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Bhopal changed very little in India

In 1995, India’s Parliament passed the National Environment Tribunal Act. The law was to provide compensation to victims of environmental accidents. It was to ensure special courts quickly decided damage, liability and compensation caused by industrial disasters — not only to people but to the environment. It was passed after a decision of the Supreme Court in 1989, the Bhopal gas tragedy case. 

Successive governments refused to notify the law that had been enacted. It was finally repealed in 2010, when the National Green Tribunal Act was passed. The Bhopal gas tragedy victims continue to fight a lonely but dogged legal battle for compensation and reparation.

On the 20th anniversary of the Bhopal tragedy in 2004, Usha Ramanathan, a legal expert, detailed how other laws, such as the Factories Act and the Public Liability Insurance Act, were also defanged after being first tightened to help against industrial disasters.

In these past three decades, India’s industrial scape has evolved rapidly and the post-liberalisation economy has spread industries across the country. At least 1,000 industrial plants and factories receive clearance from the Union government annually.

Implementation of other environment laws that were enacted as a consequence of the Bhopal tragedy, such as the Environment Protection Act, 1986, are today seen by governments of all hues as perpetuating a license raj. Which might not be off the mark – they are bent easily to corrupt ends and have been rarely used to protect either the environment or those affected by industrial pollution.

Where’s the state?

But, as with so much in India, the fault may lie in the political economy of the country rather than the law. “If you look back, most of the cases where people have been compensated or where some liability has been enforced on polluting industries, it’s happened through public interest litigation and the courts. One cannot remember any significant case where the administration acted pro-actively to prevent or punish polluters,” says Ritwick Dutta, a senior environment lawyer.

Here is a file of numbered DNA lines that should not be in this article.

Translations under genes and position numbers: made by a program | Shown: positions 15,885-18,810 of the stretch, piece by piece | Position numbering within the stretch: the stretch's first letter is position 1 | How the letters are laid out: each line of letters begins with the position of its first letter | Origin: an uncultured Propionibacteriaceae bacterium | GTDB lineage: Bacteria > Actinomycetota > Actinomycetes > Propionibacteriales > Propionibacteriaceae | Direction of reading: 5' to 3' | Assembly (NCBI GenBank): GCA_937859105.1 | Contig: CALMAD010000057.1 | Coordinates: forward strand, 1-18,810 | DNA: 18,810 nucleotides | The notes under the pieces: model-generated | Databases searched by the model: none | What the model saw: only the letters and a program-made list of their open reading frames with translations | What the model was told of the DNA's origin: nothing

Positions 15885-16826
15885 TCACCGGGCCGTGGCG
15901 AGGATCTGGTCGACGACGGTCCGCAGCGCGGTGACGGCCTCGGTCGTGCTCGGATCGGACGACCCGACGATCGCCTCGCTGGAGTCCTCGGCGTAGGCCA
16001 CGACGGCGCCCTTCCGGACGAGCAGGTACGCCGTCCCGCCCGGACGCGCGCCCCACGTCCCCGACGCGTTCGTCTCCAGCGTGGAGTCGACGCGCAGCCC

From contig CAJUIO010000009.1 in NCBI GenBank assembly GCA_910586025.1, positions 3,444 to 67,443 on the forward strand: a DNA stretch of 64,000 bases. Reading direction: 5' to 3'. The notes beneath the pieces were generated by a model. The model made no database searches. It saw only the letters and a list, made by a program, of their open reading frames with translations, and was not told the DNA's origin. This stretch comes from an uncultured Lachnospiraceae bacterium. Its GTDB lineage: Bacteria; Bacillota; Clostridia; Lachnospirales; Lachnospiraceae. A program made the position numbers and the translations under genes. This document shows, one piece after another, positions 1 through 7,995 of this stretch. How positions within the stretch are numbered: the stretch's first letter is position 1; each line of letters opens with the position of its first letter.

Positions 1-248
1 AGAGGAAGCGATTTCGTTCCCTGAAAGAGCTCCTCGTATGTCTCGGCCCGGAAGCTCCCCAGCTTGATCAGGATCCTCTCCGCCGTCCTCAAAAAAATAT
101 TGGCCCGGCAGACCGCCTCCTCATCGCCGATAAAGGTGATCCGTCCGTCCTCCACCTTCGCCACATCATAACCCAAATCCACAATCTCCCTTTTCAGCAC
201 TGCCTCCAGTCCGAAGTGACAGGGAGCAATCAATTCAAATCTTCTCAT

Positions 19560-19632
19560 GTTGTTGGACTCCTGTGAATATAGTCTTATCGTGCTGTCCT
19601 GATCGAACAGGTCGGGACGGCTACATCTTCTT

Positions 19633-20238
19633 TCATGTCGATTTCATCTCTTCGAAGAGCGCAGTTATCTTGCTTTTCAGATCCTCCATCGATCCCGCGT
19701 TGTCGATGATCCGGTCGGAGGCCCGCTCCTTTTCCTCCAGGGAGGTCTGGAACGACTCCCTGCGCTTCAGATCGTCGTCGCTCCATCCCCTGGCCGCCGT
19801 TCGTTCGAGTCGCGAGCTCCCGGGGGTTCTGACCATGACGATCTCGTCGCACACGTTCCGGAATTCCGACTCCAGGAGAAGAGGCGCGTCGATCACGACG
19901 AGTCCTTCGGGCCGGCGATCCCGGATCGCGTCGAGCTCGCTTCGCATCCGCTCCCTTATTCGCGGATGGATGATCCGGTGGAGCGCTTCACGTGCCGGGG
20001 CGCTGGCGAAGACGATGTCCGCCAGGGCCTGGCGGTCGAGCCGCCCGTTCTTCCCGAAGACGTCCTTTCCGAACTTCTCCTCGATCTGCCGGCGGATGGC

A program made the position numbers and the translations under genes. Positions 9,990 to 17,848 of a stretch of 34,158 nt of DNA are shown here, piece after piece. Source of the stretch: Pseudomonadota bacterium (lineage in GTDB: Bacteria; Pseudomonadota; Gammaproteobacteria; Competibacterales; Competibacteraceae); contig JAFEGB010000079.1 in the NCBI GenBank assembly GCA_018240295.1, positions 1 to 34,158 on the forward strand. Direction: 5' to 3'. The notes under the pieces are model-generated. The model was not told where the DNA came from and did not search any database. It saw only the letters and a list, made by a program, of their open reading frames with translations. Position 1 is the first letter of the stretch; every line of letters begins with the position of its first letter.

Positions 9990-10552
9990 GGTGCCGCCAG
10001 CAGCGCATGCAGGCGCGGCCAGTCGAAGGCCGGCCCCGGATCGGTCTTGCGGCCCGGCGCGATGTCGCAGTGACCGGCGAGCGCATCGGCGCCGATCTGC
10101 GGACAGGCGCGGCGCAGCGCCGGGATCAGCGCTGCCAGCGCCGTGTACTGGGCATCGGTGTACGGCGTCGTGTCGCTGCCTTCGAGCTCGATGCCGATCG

What Ramanathan wrote a decade earlier for the Bhopal case stands true of the environmental safety agenda at large today. “In the 20 years since Bhopal, statutory law has moved, grudgingly, some distance, but it is in the courts that the law has been largely played out,” she said.

The capacity of governments to monitor and keep tabs on industrial safety and environmental degradation has been unable to keep pace with the growth of industries across the country. With the environment law in 1986, the government set up five regional offices across the country to monitor and regulate environmental pollution. These offices had less than 10 people each, with only a couple at senior levels. The offices remain almost the same size and with as many people, while industries have popped up across the country and many more are in the pipeline.

Huge gap

Industrial sites might still be an easy point of source of pollution to monitor with some diligence. The greater challenge of environmental degradation over a long time from seeping pollution or occupational practices is yet to be tackled even in principle. The air pollution in Delhi and other metropolitan areas gets more than fair attention (though little resolution) from the courts and others. But victims of silicosis or asbestosis in factories, of leeching pesticides and of contamination of air and water from plants around industrial areas are not on the radar.

Victims fighting in courts and with the help of a growing environmental consciousness in public are able to bring up one or two cases to the limelight such as the endosulfan case in Kerala. However, the capacity of states to take cognisance is almost absent. Research and data will tell us academically that environmental damage is a public health crisis, eating into bodies and lives. Yet, there are only a handful of laboratories and a lesser number of scientists mandated to study the deadly link between environmental pollution and the disease burden that afflicts the country.

The Centre for Science and Environment notes, “In 2011, over 1,000 people lost their lives in factory accidents and several thousand were injured. Contamination of land and water is a growing problem. In 2010, ten toxic sites housing thousands of tonnes of hazardous waste were identified by the Union ministry of environment and forests.”


Its director general, Sunita Narain, says: “We need to fix what is broken and not make new institutions that add to multiplicity and confusion. The institutions should monitor compliance and enforce their directions.”  

She is referring to the previous and current government’s plans to outsource its clearance and monitoring responsibilities to a new authority. This government, just as the previous government did, has reviewed environment laws. Three decades after they were passed, perhaps a review of environmental governance and not only the laws was required. “There has to be a strong environmental liability regime for victims of environmental crimes,” says Narain, “Systems of corporate liability cannot remain inadequate, as high-risk and unknown technologies pose new challenges.”

Heading an institution that stepped in to fill the gap in governance and set up its own laboratory for testing environmental pollution and its impact on societies, Narain has first-hand experience. One private laboratory or one public interest suit can only highlight the symptoms. Fighting the malaise of environmental degradation requires a systemic overhaul that India is quite far from.


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